How to protect your loved ones after you’re gone

Estate_Planning_How-to-protect-your-loved-ones-Depositphotos_186093860_l-2015-1 (1).jpg

As the old saying goes, there are only two things certain in life: death and taxes. Unfortunately, most of us spend too much time worrying over the latter and not enough discussing the former, uncomfortable though it may be.

But while no one enjoys contemplating the end of their life, planning for your death is just as important as managing your finances, if not more so.

It’s difficult enough for families to cope with the loss of a loved one, but the added burden of dealing with the remaining estate can make an emotional time even more traumatic - which is why drawing up a will is essential, regardless of your age and the state of your finances. Here’s what you need to know.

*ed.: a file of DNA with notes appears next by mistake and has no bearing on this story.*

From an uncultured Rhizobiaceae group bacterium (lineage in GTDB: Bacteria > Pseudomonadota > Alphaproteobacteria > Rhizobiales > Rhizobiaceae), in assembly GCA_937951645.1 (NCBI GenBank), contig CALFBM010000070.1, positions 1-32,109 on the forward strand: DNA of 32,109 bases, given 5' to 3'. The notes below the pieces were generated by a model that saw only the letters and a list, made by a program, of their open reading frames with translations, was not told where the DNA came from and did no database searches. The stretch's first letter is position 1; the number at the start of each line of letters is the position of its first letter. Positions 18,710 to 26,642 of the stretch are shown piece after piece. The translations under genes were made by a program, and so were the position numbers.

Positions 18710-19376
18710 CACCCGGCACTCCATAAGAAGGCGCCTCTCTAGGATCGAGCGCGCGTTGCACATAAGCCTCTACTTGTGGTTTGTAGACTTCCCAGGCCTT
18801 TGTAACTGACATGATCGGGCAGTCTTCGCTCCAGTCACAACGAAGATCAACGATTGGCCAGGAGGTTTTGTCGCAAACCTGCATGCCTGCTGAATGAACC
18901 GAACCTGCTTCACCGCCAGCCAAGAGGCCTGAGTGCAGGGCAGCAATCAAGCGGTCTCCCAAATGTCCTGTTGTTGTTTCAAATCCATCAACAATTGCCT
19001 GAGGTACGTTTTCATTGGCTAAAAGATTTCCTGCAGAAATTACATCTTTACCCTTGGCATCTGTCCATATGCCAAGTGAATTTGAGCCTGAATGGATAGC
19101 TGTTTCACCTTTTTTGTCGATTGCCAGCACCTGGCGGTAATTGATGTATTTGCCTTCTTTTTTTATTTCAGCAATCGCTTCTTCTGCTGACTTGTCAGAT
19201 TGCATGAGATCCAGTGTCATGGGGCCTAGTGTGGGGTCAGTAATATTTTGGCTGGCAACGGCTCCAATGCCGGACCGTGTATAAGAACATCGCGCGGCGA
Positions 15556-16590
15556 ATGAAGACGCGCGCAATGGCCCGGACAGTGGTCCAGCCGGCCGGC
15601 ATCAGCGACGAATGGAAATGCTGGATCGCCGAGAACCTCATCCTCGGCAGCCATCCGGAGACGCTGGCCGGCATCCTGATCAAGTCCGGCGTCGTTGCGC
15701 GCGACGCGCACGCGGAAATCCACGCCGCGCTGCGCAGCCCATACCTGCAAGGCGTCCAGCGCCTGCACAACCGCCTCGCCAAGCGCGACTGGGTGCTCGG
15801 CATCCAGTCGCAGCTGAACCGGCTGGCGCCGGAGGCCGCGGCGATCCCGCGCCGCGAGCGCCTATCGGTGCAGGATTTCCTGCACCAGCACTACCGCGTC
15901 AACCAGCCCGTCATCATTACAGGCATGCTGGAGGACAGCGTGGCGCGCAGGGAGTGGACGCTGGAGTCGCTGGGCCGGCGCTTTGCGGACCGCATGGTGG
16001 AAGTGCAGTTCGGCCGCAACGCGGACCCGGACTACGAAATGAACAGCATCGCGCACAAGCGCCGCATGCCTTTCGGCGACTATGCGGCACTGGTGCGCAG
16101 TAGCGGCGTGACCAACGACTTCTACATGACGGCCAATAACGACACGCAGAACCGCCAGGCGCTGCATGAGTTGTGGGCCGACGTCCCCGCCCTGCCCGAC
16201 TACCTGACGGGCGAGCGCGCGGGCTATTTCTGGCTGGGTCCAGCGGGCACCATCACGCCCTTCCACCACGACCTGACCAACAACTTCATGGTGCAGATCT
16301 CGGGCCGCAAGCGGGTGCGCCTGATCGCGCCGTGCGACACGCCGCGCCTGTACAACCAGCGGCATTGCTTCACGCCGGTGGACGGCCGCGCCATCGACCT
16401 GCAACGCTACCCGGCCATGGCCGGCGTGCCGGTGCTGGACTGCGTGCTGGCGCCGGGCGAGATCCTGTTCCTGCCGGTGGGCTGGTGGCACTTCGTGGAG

What happens if you don’t have a will?

If you pass away without a will, the law will determine who can be appointed to administer your estate and how it will be distributed once debts are paid out. Administrators have the right to make allowances for persons who might have been left out, which could result in a smaller share being provided to those you love the most. Similarly, others may receive more than you would have otherwise wanted.

If you do have a will

Where is it?

It’s important that your original documents are stored somewhere that’s both safe and accessible. Most solicitors will store your will for you and provide you with a certified copy, which should ideally be safely filed both digitally and in hard copy.

Executors and Powers of Attorney